When looking back at the Derek Dooley era of Tennessee football, Vol fans will say it’s not hard at all to point out a plethora of mistakes made in those three years. But Dooley himself has spoken about his time in Knoxville, and he accepts that mistakes were made and claims he has nobody to blame but himself.
(Warning: Strong language ahead)
“It’s so easy to be angry and to blame everybody else for your failure,” Dooley said in an article written by Chris Vannini on CoachingSearch.com. “I could blame 8 million people. But the reality is it’s my failure. You have to accept that and learn from it and move on and not be angry at other people.
“When people fail, nobody really cares about your excuses. Nobody gives a shit. You have to, when you fail, accept that. You can’t make excuses. There were a million things I could have done differently to prevent it. Once you accept that, you’re better-equipped to move on. But you have to get to that point before you can do anything.”
Dooley earned a 15-21 record in his three seasons as head coach of the Vols. He was a paltry 4-19 in conference play and only beat the likes of Vanderbilt, Kentucky, and Ole Miss in the SEC. Dooley’s Vol squads lost to every other SEC team they played, and they lost by wide margins in many of those contests.
But one of those losses in particular still stands out to Dooley to this day, and it’s one he says is his biggest mistake in his coaching career.
“There’s an old saying, ‘Don’t let the shit creep in.’ Shit can start creeping in, and you’re not really paying attention to it, you wake up one day, and you’ve got a bucket full,” Dooley stated. “I look back, I probably wasn’t as hard on them. I made excuses for them because they’re young, let’s work with them and help them. Compound that with, we had injuries. All that is sort of a firestorm brewing. It only hits you when it hits you.”
And for Dooley, it hit in 2011 when the Vols needed one win to become bowl eligible and had one last game to do so. Tennessee traveled to Lexington, Kentucky to take on a Wildcats squad that was without a starting quarterback and had little left to play for with a 4-7 record heading into the contest.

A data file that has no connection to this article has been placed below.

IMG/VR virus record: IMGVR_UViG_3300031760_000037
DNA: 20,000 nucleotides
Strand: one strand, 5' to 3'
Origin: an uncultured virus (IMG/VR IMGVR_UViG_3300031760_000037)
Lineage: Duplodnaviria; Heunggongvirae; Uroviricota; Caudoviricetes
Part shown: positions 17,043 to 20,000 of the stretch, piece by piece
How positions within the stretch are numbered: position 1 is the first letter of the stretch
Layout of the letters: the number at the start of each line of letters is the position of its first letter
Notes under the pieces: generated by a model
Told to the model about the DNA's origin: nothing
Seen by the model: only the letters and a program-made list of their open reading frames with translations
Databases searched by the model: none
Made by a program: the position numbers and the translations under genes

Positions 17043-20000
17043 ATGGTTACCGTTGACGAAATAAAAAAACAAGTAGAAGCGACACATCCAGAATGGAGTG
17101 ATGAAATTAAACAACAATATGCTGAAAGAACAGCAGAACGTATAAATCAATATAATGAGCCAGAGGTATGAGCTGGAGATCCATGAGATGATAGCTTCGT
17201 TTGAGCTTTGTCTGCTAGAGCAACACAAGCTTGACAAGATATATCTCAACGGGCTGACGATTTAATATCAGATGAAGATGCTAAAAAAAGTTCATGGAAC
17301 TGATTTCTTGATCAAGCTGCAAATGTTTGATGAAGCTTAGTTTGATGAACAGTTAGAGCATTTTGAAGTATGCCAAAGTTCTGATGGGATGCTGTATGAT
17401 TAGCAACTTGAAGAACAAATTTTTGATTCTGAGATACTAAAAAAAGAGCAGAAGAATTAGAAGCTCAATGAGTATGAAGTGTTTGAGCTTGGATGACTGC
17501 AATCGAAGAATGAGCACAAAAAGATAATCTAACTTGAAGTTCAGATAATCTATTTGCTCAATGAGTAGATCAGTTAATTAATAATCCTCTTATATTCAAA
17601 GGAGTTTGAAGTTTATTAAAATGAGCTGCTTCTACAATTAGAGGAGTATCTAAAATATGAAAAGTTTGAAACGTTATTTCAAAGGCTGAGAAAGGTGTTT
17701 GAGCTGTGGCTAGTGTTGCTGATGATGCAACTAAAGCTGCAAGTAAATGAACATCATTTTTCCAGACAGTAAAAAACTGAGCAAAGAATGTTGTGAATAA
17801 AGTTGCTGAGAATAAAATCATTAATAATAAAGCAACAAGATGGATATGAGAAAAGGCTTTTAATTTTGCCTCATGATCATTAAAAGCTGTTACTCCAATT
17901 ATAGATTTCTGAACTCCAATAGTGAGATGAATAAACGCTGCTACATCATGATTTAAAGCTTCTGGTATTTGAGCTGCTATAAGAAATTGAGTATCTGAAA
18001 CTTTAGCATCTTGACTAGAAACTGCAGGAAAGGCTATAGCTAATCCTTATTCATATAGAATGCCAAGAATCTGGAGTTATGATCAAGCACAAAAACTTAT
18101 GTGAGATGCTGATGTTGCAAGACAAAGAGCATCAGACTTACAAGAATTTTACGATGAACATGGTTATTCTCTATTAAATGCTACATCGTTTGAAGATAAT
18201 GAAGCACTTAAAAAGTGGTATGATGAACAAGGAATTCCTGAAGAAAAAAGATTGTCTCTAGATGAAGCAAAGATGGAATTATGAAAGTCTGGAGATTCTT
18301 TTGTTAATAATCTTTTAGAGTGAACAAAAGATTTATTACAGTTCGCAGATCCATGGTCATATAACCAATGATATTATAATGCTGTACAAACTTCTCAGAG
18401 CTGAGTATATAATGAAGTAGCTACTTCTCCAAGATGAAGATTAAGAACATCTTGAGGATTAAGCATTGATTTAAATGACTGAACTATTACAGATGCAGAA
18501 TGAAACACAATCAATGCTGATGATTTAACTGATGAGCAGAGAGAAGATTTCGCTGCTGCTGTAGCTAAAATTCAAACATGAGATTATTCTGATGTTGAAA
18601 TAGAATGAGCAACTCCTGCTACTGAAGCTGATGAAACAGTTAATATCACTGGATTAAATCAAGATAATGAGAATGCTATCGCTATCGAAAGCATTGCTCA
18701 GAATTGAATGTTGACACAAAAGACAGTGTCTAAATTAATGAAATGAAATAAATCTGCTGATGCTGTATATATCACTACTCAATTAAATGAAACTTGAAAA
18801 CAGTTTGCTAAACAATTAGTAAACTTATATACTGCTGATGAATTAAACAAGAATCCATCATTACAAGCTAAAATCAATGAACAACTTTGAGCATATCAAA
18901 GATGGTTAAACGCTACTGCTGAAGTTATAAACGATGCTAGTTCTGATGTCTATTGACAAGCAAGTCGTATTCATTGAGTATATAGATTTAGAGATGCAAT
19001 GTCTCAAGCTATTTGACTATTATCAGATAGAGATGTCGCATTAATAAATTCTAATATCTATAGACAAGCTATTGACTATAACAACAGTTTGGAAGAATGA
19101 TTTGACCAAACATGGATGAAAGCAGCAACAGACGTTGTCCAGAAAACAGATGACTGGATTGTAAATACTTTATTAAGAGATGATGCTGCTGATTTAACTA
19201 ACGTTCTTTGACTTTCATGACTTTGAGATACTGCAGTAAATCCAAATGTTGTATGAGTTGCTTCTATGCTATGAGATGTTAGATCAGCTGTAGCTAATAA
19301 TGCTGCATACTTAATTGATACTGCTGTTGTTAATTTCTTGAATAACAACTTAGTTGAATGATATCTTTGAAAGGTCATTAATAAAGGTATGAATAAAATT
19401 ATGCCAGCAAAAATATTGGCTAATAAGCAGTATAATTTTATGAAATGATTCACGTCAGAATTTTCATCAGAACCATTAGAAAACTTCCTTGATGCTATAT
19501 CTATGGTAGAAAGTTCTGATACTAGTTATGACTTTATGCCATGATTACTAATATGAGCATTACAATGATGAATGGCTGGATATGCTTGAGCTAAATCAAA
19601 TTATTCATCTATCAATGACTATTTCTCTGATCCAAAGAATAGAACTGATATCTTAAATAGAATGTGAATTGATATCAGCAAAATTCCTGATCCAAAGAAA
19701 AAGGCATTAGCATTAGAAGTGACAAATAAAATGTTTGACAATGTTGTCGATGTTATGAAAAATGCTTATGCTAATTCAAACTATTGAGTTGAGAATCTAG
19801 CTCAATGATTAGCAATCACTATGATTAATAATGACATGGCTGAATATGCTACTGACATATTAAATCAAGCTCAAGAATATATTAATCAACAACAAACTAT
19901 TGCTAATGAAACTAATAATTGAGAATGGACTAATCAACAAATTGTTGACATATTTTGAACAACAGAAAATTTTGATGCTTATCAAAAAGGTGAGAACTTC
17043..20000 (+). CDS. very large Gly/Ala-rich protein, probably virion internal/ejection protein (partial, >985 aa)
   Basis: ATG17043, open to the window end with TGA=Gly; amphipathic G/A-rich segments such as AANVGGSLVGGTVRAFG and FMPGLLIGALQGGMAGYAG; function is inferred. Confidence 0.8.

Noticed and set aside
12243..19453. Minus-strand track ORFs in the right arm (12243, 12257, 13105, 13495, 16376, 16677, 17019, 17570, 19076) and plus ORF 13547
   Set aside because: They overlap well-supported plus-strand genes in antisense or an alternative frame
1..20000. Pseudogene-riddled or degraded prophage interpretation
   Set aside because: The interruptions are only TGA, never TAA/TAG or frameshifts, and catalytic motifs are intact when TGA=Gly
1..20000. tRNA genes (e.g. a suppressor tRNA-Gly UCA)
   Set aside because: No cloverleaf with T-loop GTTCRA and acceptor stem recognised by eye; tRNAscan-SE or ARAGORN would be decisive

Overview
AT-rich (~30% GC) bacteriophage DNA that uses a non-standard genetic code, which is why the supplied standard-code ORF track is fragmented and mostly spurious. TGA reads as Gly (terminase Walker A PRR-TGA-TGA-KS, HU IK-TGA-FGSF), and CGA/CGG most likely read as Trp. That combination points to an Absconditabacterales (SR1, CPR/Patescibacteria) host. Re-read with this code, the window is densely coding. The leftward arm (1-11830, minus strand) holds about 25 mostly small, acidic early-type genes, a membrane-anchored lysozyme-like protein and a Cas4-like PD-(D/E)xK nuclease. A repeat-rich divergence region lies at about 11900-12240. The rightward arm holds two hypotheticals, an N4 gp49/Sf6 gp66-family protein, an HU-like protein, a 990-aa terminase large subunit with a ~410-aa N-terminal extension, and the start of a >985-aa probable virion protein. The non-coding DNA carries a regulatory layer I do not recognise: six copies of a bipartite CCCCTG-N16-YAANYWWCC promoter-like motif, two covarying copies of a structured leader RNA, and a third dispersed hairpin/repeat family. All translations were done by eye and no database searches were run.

But, as Vol fans know, the expected blowout at the hands of the visiting Vols never happened. Instead, Kentucky, led by a wide receiver playing quarterback, found a way to win an ugly 10-7 game and sent the Vols home with a 5-7 record and no bowl berth.
“(That loss) is, 100 percent, my worst mistake, and I was the sole reason for that loss,” Dooley said. “It only hits you when it hits you, and when I walked out there in pregame, we’d just had an emotional win over Vandy, and everybody thought we were getting back to a bowl, can win seven, the whole deal.
“In pregame, I knew it wasn’t right. I could feel it. It was the worst, most surreal feeling in me. I’ll never forget it. Watching our team, I could see it. Everything I had done since the offseason, making excuses, looking the other way, brushing aside, we need these guys, it kind of all came to a head. It was a terrible, terrible loss. Our team wasn’t ready to play mentally and emotionally, and that was my fault.”
The rest, as they say, is history. Dooley would hide away from media and fans for months following the loss, then his third and final season in Knoxville saw the Vols sneak into the AP Top 25 Poll for the first time in years only to collapse at home in the second half against Florida.
That loss sent the rest of the season into a tailspin from which it could never recover, and Dooley’s last game as Tennessee’s head coach saw the Vols get handed a 41-18 loss in Nashville against Vanderbilt.
Dooley has been with the Dallas Cowboys since February of 2013, and he’s found success as the Cowboys’ wide receivers coach over the last few seasons. But Vol fans won’t remember him for his successes in the NFL; to them, he’ll always be the coach that lost to Kentucky and took the football program to new lows.
But there’s one thing most Vol fans can agree with Dooley on, and that’s that the loss to Kentucky was the worst mistake he made while at Tennessee.